Those four vice presidents had also received incentive payments of 15 percent of their base salaries in 2017. Unlike Hathaway and Hall, Stroud and Rowe remain with the university, but only Rowe received a final 15 percent payment June 30, 2019, according to OU. Rowe replaced Hathaway at OU’s Norman campus and retained his $301,200 base salary.
Stroud, on the other hand, left his $219,150-salaried VP position and became OU’s director of football operations at a base salary of $155,000. Under the terms of Stroud’s retention agreement, his transition could have triggered another provision: a $64,150 lump-sum payment of the difference between his two salaries. According to OU, that did not happen because he was “not eligible.”
The two final vice presidents to be granted 2017 “retention” agreements were Vice President and General Counsel Anil Gollahalli and Vice President of University Governance Chris Purcell, both of whom remain in their same positions today.
Gollahalli works as the attorney for both OU’s president and the OU Board of Regents, a complicated arrangement owing to the board’s oversight responsibilities for the university president. He has served as general counsel to three presidents: Boren, Gallogly and current interim President Joe Harroz, who preceded Gollahalli as Boren’s general counsel. Gollahalli’s retention arrangement differed from the other vice presidents, instead featuring annual pension deposits equal to 15 percent of his salary in perpetuity of his employment.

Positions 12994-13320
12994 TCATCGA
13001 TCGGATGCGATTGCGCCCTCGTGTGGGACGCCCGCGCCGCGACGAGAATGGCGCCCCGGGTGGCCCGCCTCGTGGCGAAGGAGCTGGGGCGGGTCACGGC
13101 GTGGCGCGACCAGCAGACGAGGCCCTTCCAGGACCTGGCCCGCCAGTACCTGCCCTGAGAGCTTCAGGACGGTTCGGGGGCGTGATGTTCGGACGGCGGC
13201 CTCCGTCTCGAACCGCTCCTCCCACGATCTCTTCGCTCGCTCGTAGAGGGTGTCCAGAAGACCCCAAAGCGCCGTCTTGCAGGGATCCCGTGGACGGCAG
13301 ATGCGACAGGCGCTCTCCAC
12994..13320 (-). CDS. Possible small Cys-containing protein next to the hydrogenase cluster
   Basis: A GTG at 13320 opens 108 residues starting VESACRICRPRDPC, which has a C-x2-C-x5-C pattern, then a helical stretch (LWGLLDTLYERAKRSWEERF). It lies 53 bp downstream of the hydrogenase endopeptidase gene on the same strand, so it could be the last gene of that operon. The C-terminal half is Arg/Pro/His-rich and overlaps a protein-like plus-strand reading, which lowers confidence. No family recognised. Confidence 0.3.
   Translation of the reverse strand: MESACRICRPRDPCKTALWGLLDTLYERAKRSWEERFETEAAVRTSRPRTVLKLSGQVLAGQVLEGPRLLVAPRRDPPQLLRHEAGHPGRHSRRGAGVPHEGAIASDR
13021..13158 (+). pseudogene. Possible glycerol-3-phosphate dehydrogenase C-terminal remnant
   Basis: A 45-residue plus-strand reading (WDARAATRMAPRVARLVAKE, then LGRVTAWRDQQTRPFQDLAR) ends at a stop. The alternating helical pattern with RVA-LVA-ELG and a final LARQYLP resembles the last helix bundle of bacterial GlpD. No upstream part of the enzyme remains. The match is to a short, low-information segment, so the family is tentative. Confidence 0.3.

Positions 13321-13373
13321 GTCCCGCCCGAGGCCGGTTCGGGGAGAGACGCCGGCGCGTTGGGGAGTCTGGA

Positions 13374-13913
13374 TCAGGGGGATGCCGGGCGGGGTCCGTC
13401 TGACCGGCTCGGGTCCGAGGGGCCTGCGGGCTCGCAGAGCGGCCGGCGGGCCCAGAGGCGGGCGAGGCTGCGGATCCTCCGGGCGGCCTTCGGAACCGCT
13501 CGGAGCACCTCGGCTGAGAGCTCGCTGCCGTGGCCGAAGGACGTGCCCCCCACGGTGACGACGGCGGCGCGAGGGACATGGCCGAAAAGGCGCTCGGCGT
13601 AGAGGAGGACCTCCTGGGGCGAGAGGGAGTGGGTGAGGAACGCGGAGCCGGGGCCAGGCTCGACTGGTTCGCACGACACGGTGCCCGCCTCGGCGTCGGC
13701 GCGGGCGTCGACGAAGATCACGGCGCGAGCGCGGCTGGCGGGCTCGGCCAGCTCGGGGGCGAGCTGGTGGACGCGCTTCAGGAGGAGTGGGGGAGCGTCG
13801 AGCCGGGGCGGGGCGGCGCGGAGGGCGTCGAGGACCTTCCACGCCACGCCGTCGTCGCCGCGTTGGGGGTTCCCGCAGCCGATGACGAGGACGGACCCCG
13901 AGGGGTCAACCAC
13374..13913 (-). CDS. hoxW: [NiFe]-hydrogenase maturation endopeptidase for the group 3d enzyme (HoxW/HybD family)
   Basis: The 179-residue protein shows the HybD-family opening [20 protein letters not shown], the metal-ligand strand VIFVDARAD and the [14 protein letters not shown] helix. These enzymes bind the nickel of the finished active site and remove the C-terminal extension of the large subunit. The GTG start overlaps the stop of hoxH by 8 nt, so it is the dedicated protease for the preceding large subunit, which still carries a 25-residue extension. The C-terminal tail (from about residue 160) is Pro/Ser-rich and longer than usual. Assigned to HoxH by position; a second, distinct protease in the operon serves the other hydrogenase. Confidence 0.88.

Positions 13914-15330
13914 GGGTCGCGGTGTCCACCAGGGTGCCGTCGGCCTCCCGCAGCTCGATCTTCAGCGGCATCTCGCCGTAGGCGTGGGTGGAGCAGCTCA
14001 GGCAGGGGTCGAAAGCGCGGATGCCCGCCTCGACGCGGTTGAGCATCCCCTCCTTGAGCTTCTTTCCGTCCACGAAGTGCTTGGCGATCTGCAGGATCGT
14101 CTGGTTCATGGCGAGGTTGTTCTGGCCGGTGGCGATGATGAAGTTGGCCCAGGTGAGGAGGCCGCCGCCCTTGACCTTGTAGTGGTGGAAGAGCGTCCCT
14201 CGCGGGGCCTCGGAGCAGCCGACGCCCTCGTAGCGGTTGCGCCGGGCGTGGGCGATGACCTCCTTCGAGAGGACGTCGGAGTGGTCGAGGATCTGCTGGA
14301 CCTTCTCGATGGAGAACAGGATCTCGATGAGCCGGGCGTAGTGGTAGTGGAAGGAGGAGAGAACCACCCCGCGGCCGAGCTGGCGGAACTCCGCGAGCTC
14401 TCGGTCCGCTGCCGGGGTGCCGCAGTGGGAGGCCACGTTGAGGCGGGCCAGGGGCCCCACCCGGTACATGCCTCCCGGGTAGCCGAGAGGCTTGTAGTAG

Purcell received a retention pension package in the same structure as Gollahalli’s. She also serves as the OU Board of Regents’ executive secretary.
So far over three years, Gollahalli has received $94,575 in pension deposits and Purcell has received $75,578, according to numbers provided by OU. The letters sent to them in 2017 indicated their annual 15 percent pension contributions would continue for as long as they are employed by the university.
Legislator: ‘From what I know, I’m troubled’
In all, the “retention incentive” payments totaled $846,252 over the past three years and would grow as long as Gollahalli and Purcell continue to receive pension deposits. The total is only a portion of the widespread “supplemental pay” bonuses Boren is believed to have distributed during his 24-year presidential tenure.
Exactly one year after the regents authorized the EAP payments as part of Boren’s retirement agreement, incoming President Jim Gallogly shocked the public at a regents meeting when he criticized OU’s budgetary structure for “inefficiencies” and “overspending.”
“I consider myself a financial expert, and it’s taken me days and weeks and months to sort it all,” Gallogly said. “But I do feel that we have a very good grasp of where we’re at today, and frankly, I’m not pleased with what I found.”